This type of imbalance is associated with other health conditions such as heart disease, insomnia, high blood pressure, and premenstrual syndrome.

In order to harmonize the autonomic nervous system, I use a special acupuncture technique called SES. The SES technique involves the shallow insertion of acupuncture needles just to the dermis of the skin, with manual needle stimulation given while the patient is exhaling and in sitting position. This technique was originally studied by professor Kazushi Nishijo of Tsukuba College of Technology in Japan, who found it had positive physiological effects on the nervous system. My recent studies suggest that this acupuncture technique may activate the parasympathetic nervous system and decrease muscle tension. Acupuncture points for this technique are usually chosen on the forearms and lower legs.

Disclaimer: The information contained on this site is intended for educational purposes only and is not a substitute for advice, diagnosis or treatment by a licensed physician. It is not meant to cover all possible precautions, drug interactions, circumstances or adverse effects. You should seek prompt medical care for any health issues and consult your doctor before using alternative medicine or making a change to your regimen.

An imbalance of female hormones is another factor believed to be related to migraine. In my practice, females with migraine outnumber males. Application of indirect heat using moxibustion, a traditional heat treatment that involves gently burning medicinal herbs over the skin on the lower abdomen, low back, and sacral bone may help balance female hormones.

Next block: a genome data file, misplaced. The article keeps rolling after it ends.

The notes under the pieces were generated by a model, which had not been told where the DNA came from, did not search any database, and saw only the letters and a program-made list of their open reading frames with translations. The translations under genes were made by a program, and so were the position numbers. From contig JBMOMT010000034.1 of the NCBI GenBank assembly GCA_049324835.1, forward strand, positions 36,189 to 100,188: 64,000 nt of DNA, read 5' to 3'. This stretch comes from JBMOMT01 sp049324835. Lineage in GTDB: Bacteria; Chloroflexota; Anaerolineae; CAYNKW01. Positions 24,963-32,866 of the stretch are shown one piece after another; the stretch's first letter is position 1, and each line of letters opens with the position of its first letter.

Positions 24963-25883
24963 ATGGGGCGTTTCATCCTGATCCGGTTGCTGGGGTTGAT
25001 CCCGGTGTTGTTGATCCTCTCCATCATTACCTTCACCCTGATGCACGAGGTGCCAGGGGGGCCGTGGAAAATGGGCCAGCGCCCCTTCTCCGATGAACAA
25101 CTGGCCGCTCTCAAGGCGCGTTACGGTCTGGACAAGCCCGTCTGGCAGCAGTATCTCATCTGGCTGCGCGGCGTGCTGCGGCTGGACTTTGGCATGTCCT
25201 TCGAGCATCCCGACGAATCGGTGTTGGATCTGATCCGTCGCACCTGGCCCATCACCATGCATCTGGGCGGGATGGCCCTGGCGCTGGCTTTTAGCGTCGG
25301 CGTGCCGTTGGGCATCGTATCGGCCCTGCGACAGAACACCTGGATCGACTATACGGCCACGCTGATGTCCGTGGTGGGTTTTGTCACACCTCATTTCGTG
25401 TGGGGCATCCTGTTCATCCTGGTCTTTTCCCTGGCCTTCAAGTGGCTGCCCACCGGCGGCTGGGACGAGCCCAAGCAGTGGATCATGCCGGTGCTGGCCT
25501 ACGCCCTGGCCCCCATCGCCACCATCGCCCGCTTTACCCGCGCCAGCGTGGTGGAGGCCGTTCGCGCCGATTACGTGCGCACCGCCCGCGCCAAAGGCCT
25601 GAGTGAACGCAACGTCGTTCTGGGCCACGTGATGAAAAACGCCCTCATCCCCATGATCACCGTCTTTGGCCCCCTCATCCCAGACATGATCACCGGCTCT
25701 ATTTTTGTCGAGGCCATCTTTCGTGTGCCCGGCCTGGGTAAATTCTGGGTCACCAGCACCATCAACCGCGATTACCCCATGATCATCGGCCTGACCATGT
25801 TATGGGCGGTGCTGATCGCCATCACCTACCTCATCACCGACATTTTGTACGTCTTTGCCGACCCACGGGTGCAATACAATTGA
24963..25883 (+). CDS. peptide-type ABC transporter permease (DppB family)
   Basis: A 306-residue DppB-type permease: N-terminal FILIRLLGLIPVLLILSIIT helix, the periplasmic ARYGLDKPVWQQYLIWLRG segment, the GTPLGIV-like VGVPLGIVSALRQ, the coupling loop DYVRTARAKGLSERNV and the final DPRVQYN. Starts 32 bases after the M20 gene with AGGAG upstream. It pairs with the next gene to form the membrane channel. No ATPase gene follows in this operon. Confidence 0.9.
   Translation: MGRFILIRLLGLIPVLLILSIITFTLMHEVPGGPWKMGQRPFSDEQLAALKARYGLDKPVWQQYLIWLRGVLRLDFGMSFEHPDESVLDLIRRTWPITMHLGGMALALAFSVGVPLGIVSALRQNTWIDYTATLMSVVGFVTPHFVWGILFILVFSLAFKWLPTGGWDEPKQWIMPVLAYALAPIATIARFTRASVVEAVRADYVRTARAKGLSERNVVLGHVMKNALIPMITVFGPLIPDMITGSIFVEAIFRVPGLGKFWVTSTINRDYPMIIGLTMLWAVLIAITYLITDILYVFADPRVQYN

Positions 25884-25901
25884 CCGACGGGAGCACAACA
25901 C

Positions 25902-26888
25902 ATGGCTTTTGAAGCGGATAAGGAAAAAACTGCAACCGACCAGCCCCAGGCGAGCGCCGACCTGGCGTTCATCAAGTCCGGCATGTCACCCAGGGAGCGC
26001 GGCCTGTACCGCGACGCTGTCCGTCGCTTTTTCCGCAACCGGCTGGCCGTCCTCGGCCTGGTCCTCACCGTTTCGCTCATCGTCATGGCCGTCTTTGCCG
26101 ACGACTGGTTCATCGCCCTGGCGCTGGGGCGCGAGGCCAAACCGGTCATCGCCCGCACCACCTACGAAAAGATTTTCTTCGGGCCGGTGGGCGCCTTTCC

Significant muscle tension in the neck and upper back is common in people with migraines, so reducing this tension is an important part of migraine prevention.

I apply acupuncture needles to points on the patient’s body I find to be sensitive or reactive in order to cause an instantaneous increase in blood flow to those tight muscles. A low frequency electrical current (1 Hz) may be attached to the needles, as the slow repetitive muscle twitching further enhances blood flow in the muscle tissue.

Concluding thoughts

Migraine symptoms can often be severe enough to disable the person from daily activities. Treatment and management of migraine is generally more complicated that that of tension headache. A series of treatments using an individually-designed approach to harmonize a person’s unique physiological balance is essential for the long term success.

Dr. Tim Tanaka is the director of The Pacific Wellness Institute in Toronto and Visiting Research Fellow at the Tsukuba College of Technology, Department of Acupuncture in Japan. He is a licensed acupuncturist in Japan and has been in practice for over ten years. Dr. Tanaka conducted a research study examining the use of a shallow needle insertion technique for tension-type headache, which was published in the International Journal of Neuroscience.